by Scott Bushkie, CBI, M&AMI

 As Paul Revere once rode through the streets shouting, “The British are coming! The British are coming!” one could say, in the M&A world, it may finally be time to shout, “The Boomers are coming! The Boomers are coming!”

In fourth quarter 2012, a national study of the M&A industry found, for the first time, that Baby Boomer retirement is the number one reason driving business sales across all Main Street and lower middle market sectors.

The Market Pulse Survey, conducted by the IBBA, M&A Source, and Pepperdine University’s Graziadio School of Business and Management, previously found that potential tax increases, burn-out and family issues  were the primary concern for some sectors.

Everyone thought the “great Boomer wealth transfer” would start about five years ago. In 2006, a study from the University of Dallas School of Management indicated a whopping 75 percent of business owners planned to sell by 2009.

Clearly, the recession forced many sellers to hold off.  When we talk to boomer-age sellers, they confess to getting greedy or being too emotionally attached to let go during the good times.  “Just one more year,” they thought. “Next year I’ll sell.”  And then the bubble bursts and it is too late and sellers need to ride it out or sell for substantially less value than before.

But as we’ve seen over the last couple of decades, the economy grows and grows and then—with little to no warning—a bubble bursts.  Business values can drop 30 to 40 percent in the span of a few weeks over things no business owner could control.

While many of the sellers entering the M&A market are in their mid-to-late 60s right now, we’re also seeing younger owners looking to get a little better value by getting ahead of the masses.

The Census Bureau Survey of Business Owners shows that in 2007, 45 to 54 year olds owned 33.1 percent of the businesses; owners 55 and older accounted for another 37 percent.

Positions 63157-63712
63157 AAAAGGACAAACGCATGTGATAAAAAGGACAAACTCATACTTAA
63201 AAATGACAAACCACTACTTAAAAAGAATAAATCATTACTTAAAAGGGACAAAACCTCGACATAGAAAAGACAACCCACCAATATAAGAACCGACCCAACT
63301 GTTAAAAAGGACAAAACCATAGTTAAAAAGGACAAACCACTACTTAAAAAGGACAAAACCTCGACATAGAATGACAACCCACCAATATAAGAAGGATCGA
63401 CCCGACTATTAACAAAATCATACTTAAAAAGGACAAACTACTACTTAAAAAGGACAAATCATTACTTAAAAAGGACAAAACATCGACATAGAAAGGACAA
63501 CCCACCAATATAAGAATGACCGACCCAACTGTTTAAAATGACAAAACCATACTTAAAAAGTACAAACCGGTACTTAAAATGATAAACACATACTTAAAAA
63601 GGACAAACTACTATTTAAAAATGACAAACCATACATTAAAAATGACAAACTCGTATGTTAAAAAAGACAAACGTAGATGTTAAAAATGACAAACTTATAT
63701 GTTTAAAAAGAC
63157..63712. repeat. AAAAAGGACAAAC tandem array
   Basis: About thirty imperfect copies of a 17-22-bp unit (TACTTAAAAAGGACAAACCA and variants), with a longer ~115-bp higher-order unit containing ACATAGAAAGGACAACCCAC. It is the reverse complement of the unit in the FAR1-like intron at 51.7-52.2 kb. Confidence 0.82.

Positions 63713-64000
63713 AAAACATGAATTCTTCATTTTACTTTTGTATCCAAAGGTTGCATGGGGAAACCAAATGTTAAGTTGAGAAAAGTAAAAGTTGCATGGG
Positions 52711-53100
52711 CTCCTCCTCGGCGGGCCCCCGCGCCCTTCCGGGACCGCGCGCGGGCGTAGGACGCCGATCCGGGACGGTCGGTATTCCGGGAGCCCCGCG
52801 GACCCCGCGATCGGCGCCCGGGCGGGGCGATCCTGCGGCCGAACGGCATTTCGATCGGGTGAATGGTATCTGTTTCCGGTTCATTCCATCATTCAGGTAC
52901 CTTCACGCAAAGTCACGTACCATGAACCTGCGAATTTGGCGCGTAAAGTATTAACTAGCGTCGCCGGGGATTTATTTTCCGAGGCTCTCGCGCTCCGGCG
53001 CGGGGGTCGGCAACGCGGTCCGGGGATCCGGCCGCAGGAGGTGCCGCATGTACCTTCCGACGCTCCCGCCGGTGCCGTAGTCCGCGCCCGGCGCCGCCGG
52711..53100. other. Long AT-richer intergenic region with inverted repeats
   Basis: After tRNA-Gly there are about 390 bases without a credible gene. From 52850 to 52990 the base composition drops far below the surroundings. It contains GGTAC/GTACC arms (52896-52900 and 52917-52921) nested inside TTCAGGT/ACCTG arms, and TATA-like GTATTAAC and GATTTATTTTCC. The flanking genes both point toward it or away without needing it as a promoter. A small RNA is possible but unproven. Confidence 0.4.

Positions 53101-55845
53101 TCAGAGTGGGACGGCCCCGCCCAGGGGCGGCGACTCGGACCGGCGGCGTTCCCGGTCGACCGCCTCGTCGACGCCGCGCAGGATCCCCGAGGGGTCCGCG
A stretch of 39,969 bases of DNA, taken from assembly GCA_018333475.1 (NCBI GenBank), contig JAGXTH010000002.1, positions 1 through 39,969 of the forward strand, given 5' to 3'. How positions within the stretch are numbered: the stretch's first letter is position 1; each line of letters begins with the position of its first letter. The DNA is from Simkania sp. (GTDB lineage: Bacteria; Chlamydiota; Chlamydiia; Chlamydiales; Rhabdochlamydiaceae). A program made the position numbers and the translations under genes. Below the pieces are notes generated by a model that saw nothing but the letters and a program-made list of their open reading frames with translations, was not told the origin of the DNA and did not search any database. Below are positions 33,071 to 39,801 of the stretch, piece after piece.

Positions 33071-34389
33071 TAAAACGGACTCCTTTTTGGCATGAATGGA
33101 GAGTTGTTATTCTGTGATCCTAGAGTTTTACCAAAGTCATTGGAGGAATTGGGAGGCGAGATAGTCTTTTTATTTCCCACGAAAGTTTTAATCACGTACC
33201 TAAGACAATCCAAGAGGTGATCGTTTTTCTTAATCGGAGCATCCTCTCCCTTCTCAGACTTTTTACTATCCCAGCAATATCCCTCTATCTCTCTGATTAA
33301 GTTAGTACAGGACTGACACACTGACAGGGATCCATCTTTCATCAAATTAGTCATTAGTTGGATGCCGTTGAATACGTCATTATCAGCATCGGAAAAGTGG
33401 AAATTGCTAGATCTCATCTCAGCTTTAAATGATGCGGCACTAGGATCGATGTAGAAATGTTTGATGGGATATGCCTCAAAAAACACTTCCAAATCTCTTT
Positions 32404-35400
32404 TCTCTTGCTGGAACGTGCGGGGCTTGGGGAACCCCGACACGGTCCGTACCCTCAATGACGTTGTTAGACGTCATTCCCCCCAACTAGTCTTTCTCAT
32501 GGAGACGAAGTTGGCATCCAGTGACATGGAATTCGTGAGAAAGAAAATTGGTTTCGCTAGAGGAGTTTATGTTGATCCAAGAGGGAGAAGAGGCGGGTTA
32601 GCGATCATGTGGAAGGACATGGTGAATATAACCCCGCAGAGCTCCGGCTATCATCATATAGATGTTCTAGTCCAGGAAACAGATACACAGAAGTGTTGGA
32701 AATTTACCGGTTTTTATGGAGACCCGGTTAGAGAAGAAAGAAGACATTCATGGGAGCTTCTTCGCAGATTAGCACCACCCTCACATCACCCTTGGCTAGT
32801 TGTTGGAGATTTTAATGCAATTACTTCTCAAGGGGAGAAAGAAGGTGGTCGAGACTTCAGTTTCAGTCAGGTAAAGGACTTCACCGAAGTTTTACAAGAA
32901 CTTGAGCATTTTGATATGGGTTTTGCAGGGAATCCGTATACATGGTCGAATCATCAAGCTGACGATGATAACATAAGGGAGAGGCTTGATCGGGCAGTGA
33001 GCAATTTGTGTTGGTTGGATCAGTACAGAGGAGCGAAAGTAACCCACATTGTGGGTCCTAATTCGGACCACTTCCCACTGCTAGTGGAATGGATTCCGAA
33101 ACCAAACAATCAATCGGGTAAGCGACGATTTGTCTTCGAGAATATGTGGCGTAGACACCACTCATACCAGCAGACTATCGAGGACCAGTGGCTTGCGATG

Using that and other data, SME Research calculated there were 2,736,752 businesses (with paid employees) in the U.S. owned by someone 55 and older in 2010.  Assuming 50 to 75 percent of those owners want to sell, that puts 1.35 million to 2 million firms on the market in the next five to 10 years.

I’ve said this before, but one of the biggest mistakes I want people to avoid is waiting until they reach a certain age to sell.  When selling a business, it is better to understand when the business reaches a value that will support the kind of retirement you want.  When market forces align, that’s when you should sell.

You never know when the bubble will burst; recent history would say it is every 3-7 years.  In this case, it cost some owners four years of retirement.  Instead, they spent that time running a business through challenging, “unfun” times.

Market trends are positive right now and the lower middle market has more buyers than sellers available.  According to the Market Pulse Survey, most brokers and intermediaries believe values will increase or stay the same for 2013. But remember the Boomers are coming and the market will shift to a buyers market driving down business values as they start to sell.

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A thought-leader in the industry, Scott developed the Cornerstone Process to offer investment banking M&A-level services to the lower middle market. The result is a closing ratio that’s more than double the national average.